Elon Musk, CEO of Tesla, said the electric car maker experienced “some of the toughest supply chain challenges” in the company’s history in the first quarter.

“Insane trouble with the parts supply chain – across the range of parts. Obviously we’ve heard of the chip shortage. This is a big problem,” Musk said on an April 26 earnings call.

It’s not just about electronics and automobiles – companies of all kinds are updating investors on the aftermath of the semi-crisis. Chips have become such a ubiquitous part of so many products that companies selling medical devices, chemicals, clothing, and even tobacco are sounding the alarm, according to the analysis.

Lumber prices drive house costs up

For wood – the wood used to frame a house, cabinets, doors and floors – prices rose more than 80% this year and 340% year over year. The rising prices were triggered by a combination of reduced supply during pandemic standstills and increasing demand for new homes.

Brooks Mendell, president and CEO of forest company Forisk, said Monday on CNBC’s Worldwide Exchange that consumer demand for lumber has not slowed, even after many manufacturers have been forced to shut down.

“From last year when Covid and the recession hit, sawmills slowed down and projects that added mill capacity slowed down,” he said. “But in the meantime, everyone at home was getting on with their projects, the demand for home ownership continued, and repairs and remodeling just kept cooking.”

The shortage caused the average price of a new single-family home to increase by nearly $ 36,000, according to an analysis by the National Association of Home Builders.

“This unprecedented price hike is hurting American home buyers and builders and hampering housing and economic growth,” said Chuck Fowke, chairman of the NAHB, in a statement.

The cost of packaging materials increases by 50%

There is also a major shortage of packaging materials such as plastics, paper and metals, according to Mintec Global, which has increased packaging costs by more than 50% since the pandemic began.

According to analysts at Mintec, a rapid increase in e-commerce during the lockdown led to an increase in demand for paper packaging materials, which further tightened supply in light of the reduced waste paper from retailers.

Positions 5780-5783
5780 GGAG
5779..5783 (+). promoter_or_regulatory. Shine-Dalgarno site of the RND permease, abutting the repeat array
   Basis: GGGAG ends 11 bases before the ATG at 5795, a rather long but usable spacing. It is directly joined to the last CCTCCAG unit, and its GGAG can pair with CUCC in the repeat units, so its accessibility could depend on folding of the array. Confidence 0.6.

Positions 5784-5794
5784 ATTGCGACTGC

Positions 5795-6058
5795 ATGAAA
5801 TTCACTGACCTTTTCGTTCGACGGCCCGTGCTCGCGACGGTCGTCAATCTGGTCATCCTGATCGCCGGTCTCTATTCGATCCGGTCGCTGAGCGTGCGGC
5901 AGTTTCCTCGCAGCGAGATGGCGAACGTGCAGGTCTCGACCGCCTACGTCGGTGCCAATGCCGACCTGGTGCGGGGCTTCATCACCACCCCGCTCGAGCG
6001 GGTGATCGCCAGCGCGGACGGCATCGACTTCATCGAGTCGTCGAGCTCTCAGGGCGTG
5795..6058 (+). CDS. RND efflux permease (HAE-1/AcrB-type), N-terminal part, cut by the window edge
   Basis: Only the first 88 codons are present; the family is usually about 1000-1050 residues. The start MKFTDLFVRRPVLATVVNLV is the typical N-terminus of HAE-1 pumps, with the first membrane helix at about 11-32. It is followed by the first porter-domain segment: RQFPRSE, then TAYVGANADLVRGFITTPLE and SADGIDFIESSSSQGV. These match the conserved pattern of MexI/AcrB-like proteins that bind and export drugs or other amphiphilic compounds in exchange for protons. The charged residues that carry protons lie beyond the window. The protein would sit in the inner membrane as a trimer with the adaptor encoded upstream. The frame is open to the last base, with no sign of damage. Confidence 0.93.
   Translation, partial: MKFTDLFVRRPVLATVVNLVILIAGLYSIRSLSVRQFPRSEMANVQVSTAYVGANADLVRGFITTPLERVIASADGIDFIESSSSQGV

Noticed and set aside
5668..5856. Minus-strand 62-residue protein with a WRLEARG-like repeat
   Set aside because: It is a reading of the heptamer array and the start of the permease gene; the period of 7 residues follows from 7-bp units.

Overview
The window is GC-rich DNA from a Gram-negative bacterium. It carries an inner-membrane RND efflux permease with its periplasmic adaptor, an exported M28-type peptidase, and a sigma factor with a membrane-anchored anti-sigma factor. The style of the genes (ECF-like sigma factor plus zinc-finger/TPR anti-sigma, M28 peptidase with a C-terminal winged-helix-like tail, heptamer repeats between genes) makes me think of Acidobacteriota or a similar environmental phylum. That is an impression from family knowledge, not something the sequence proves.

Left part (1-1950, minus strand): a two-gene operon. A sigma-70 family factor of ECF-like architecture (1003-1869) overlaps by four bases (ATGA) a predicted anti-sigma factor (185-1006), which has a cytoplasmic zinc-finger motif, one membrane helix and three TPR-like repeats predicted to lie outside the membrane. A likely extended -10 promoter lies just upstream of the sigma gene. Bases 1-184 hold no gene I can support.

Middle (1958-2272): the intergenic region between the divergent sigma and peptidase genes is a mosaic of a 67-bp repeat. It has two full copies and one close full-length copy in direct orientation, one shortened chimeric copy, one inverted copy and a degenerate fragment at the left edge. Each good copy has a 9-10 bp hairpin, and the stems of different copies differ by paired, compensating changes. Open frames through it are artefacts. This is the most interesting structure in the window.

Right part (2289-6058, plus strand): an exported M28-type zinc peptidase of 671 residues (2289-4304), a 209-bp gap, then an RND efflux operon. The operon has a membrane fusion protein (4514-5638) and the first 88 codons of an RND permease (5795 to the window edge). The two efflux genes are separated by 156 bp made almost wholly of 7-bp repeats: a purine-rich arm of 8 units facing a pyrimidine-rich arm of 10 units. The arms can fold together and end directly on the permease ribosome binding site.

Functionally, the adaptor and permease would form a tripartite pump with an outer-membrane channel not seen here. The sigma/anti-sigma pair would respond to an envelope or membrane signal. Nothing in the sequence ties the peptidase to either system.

The supply is also expected to be limited for longer, as many paper mills stop in the spring for scheduled maintenance, according to the analysts.

The prices for most plastics are at a multi-year high. According to Mintec, US polypropylene prices have more than doubled year over year. In addition to lockdown restrictions at the height of the pandemic, plastics markets were hit by significant plant failures in the third quarter caused by hurricanes followed by severe winter storms in February.

Mintec also said logistical issues like container shortages and a shortage of shipping containers have led to an exponential increase in freight costs.

It is widely expected that some of the supply chain bottlenecks and increasing price pressures will be passed on to consumers.

“Throughout 2021, goods price inflation will be above its longer-term trend,” said Gapen.

Economists expect the consumer price index to rise 0.2% in April versus March, after rising 0.6% the previous month. According to the Dow Jones, however, the index is likely to sizzle with a jump of 3.6% year-on-year.

Chemical fire reduces the supply of chlorine

Demand for chlorine was higher than usual last year due to home improvement projects and stays caused by pandemics. Then a chemical fire broke out at one of the largest manufacturers of chlorine products in the country in Louisiana, cutting off an important source of supply.

Chlorine prices started rising after the fire in August, data from IHS Markit shows, and are up 72% from January 2019. The facility is not expected to reopen until 2022.

Americans may be forced to look for alternatives this summer, such as switching from pools to saltwater systems. But these are also in short supply.

– CNBC’s Tom Franck contributed to the coverage.